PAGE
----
A Political Operative’s Career: ‘The Stone Zone’

By Danny Hakim    

New York Times, August 22, 2007

Roger J. Stone Jr., the political consultant who agreed to stop working for the State Senate Republicans after being accused of leaving a nasty message for Gov. Eliot Spitzer’s father, has a long history in bare-knuckle politics.

City Room took a brief look at the career of Mr. Stone, who is 55. Although mostly known for his work for Republicans, Mr. Stone has had an eclectic mix of clients, including Edward I. Koch and Al Sharpton.

His earliest political allegiance, dating to his teenage years, was to Richard M. Nixon — Maureen Dowd has called Mr. Stone a “keeper of the Nixon flame” — and he has even complained that a movie depiction of Nixon showed him drinking bourbon.

“First of all, Nixon drank martinis, not bourbon,” Mr. Stone told The Times in 1995. “They can’t even get that right.”

Perhaps the most detailed, if negative, account of Mr. Stone’s early years is “State-of-the-Art Sleazebag,” a Dec. 9, 1985, profile in The New Republic by Jacob Weisberg, now the editor of Slate. The profile reports:

He says he became a Republican at age 12, after a neighbor in Norwalk, Conn., gave him a copy of Barry Goldwater”s “Conscience of a Conservative.” Stone was devastated by Goldwater’s defeat, but remained fully devoted to the party, rising through the ranks of youth groups like Teenage Republicans, College Republicans, Young Republicans, and the Young Americans for Freedom. As a 19-year-old student at George Washington University, Stone was the youngest Watergate dirty trickster. On orders from Creep boss Bart Porter, Stone hired Michael McMinoway — known as “Sedan Chair II” — to infiltrate the McGovern campaign and report back. Using the pseudonym “Jason Rainier,” Stone made contributions to the New Hampshire McCloskey campaign in the name of supposed left-wing groups like Young Socialist Alliance. He then sent the receipts along with an anonymous letter to The Manchester Union-Leader. He also recommended that Creep hire a fellow student named Theodore Brill, who was subsequently paid $130 a week to spy on “radical groups.” Stone says the ideas for this “kid stuff” — none of which was actually illegal at the time — emanated from Charles Colson, and that if he had refused to do it, Creep would have fired him and gotten someone else.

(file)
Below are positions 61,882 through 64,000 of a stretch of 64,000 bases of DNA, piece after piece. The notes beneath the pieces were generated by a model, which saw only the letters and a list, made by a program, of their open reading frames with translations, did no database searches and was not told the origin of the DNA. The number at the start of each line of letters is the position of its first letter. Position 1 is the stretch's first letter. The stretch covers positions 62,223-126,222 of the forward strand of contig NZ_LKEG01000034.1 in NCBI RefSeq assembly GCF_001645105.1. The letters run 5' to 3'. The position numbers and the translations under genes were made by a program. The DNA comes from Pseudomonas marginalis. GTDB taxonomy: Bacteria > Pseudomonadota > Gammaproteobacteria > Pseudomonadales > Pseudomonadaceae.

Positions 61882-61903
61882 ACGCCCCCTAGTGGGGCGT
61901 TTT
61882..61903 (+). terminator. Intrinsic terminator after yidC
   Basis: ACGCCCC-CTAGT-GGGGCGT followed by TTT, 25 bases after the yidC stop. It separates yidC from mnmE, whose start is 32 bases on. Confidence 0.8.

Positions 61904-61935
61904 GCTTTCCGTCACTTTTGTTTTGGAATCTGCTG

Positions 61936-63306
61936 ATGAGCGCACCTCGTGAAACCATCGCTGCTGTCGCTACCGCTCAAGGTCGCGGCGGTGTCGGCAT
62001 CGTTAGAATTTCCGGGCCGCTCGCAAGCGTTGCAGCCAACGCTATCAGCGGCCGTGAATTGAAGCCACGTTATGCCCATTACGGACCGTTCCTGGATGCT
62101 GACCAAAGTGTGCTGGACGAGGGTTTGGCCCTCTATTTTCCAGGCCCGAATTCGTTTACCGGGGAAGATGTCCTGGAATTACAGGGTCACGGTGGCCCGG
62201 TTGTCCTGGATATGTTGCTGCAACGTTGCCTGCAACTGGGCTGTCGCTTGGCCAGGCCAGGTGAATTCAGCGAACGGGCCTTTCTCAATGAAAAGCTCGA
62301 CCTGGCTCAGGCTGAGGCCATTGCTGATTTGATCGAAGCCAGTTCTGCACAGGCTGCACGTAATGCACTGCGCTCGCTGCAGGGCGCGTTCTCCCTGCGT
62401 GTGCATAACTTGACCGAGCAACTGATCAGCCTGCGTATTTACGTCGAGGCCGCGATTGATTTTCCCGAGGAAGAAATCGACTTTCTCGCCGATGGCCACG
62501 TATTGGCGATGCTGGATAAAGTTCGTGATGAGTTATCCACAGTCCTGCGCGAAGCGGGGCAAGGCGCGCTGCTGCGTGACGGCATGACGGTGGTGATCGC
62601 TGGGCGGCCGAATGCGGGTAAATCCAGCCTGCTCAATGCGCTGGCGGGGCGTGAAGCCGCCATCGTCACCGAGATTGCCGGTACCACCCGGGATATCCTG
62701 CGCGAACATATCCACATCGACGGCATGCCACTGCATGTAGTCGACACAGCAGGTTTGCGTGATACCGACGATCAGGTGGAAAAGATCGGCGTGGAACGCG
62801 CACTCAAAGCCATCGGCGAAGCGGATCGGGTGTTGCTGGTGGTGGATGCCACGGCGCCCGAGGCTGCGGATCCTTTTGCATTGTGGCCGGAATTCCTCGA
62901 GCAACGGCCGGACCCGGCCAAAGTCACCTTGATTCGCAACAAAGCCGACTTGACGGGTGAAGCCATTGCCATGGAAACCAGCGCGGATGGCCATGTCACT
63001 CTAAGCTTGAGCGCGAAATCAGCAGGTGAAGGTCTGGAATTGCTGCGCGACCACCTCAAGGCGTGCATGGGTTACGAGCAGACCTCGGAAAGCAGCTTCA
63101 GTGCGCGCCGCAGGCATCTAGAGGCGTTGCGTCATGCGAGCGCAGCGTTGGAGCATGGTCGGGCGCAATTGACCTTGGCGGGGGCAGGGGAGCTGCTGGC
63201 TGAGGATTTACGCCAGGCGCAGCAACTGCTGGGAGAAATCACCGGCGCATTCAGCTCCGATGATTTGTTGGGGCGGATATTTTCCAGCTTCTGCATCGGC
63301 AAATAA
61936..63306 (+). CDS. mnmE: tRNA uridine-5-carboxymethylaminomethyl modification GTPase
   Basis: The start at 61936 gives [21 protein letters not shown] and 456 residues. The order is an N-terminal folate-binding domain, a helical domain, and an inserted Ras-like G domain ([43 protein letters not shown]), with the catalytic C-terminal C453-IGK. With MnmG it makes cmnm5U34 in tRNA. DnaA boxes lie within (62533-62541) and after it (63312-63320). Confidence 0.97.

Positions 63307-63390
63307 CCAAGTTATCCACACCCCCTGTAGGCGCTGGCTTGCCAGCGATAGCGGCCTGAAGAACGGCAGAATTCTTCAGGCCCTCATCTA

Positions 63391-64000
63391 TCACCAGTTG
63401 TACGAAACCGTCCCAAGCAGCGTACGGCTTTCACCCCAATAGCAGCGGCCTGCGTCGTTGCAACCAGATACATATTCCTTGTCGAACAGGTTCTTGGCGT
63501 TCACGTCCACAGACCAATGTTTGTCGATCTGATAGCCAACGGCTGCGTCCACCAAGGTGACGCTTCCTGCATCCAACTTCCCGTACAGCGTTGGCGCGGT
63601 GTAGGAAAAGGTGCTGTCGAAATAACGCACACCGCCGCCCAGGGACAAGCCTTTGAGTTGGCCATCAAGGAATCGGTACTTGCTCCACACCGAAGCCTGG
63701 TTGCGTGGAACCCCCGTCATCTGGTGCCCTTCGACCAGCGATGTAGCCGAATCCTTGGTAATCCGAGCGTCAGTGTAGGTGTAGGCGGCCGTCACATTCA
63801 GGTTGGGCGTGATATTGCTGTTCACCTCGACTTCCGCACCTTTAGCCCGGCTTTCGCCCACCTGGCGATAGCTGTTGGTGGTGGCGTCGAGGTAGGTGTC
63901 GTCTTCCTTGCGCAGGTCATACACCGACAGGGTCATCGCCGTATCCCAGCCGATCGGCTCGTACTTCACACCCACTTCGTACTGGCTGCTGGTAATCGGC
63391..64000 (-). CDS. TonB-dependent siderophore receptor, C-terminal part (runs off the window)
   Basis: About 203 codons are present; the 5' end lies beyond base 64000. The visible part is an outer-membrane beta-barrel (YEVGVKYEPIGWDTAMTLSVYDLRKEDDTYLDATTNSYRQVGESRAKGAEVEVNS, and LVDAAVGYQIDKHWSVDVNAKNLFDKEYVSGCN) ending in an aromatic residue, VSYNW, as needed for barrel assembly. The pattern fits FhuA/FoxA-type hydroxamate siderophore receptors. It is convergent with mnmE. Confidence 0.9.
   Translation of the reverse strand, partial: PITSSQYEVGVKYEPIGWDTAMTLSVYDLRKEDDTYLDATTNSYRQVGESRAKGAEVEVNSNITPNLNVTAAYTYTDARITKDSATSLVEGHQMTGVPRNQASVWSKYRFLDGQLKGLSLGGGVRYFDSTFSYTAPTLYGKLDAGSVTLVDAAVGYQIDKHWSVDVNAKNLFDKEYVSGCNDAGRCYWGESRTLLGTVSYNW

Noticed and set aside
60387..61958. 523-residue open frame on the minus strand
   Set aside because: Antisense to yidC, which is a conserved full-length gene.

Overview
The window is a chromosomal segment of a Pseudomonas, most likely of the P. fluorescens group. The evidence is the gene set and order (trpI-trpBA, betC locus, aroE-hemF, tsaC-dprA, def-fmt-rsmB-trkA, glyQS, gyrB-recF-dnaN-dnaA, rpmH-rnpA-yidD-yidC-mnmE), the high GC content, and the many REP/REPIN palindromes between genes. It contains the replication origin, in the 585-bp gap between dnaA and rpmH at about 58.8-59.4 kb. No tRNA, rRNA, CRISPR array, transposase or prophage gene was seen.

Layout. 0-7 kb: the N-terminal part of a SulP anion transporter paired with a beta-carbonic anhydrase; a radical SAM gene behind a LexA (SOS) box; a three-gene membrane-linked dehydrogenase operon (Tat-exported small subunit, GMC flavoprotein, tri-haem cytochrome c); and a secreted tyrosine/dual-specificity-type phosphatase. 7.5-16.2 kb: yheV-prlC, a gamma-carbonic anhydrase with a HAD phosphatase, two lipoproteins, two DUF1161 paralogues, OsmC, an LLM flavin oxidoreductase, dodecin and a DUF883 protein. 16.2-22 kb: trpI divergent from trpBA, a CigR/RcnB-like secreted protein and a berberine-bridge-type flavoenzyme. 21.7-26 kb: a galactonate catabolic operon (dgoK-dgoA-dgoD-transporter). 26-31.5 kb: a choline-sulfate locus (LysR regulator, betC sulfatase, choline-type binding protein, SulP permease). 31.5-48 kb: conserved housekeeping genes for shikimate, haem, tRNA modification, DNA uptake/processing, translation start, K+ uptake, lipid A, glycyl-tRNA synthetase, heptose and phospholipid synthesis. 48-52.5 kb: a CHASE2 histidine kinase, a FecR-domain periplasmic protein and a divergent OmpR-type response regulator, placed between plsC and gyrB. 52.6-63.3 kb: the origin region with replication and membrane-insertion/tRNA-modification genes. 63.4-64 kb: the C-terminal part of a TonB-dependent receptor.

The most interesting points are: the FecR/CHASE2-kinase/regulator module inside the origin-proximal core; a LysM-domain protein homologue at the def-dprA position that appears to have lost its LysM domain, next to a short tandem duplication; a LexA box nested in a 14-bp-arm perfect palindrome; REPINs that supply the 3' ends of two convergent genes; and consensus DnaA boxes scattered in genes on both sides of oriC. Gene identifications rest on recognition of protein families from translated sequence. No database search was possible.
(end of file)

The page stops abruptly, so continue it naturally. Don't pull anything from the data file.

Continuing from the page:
At the time of the profile, Mr. Stone was something of a Republican wunderkind. He had managed President Ronald Reagan’s Northeast operations in 1980 and 1984, was credited with Thomas H. Kean’s election as governor of New Jersey in 1981, and was advising Jack F. Kemp, the New York congressman, on his 1988 presidential run. (He had also helped Mr. Koch with his successful run for a second term as New York City mayor, in 1981.) Mr. Stone had built what The New Republic called a profitable lobbying business, with clients like Salomon Brothers, Johnson & Johnson, Rupert Murdoch’s News Group (now the News Corporation) and the Tobacco Institute.

The Village Voice also chronicled Mr. Stone’s deep involvement with Mr. Sharpton, though Mr. Stone disputes the account.

Some pointed the finger at him as having a role in the scandal over forged documents related to George W. Bush that were the undoing of Dan Rather. But Mr. Stone denied any involvement.

Mr. Stone’s own take on himself can be found at his Web site.

Sewell Chan contributed reporting.


Roger Stone
AKA Roger J Stone, Jr.

Born: 1952

Gender: Male
Race or Ethnicity: White
Sexual orientation: Straight
Occupation: Government
Party Affiliation: Republican

Nationality: United States
Executive summary: Campaign consultant, GOP dirty trickster

Longtime political operative and no stranger to dirty tricks. Worked for Chuck Colson in 1972 at the Committee to Re-Elect the President (i.e. Nixon). Helped strategize for the Reagan presidential campaign and Arlen Specter's Senate campaign. Worked on Bob Dole and Donald Trump's unsuccessful presidential campaigns. Also appears to have been helping Al Sharpton's 2004 presidential campaign, for some reason.

In 1996, Roger and his wife Nydia purportedly placed an ad in Swing Fever magazine looking for single men and couples to join them in group sex. According to reporting in the National Enquirer and the Star, the copy proclaimed:


We are hot, athletic and very fit. We are seeking similar couples or exceptional muscular, well hung, single men. She's 40DD-24-36 and bi. She loves to fuck hard and deep. He's 195 lbs., trim, muscular and 8" +. She prefers jocks, miliary men, and body builders. No fat people or smokers need respond. Send photo and phone. No photo, no response! We are interested in DC, VA, MD, NYC, Miami, and LA.


In August 2007, Stone vehemently denied having left the following message on the telephone answering machine of New York Governor Eliot Spitzer's father:

"This is a message for Bernard Spitzer: You will be subpoenaed to testify before the Senate committee on investigations on your shady campaign loans. You will be compelled by the Senate sergeant at arms. If you resist this subpoena, you will be arrested and brought to Albany. And there's not a goddamn thing your phony, psycho, piece-of-shit son can do about it. Bernie, your phony loans are about to catch up with you. You will be forced to tell the truth and the fact that your son's a pathological liar will be known to all.

This despite the fact that according to caller ID logs, the call was placed from a phone number registered to Stone's apartment. Stone added: "Putting together a voice tape that sounds like me wouldn't be hard to do." (And how would he know that?)

Wife: Ann E.W. Stone (m. 1974, div. 1990)
Wife: Nydia Stone (Cuban)
Son: Scott

University: George Washington University

Committee to Re-Elect the President
Young Republicans Chairman (1977-79)
Watergate Scandal
Florida 2000 Recount

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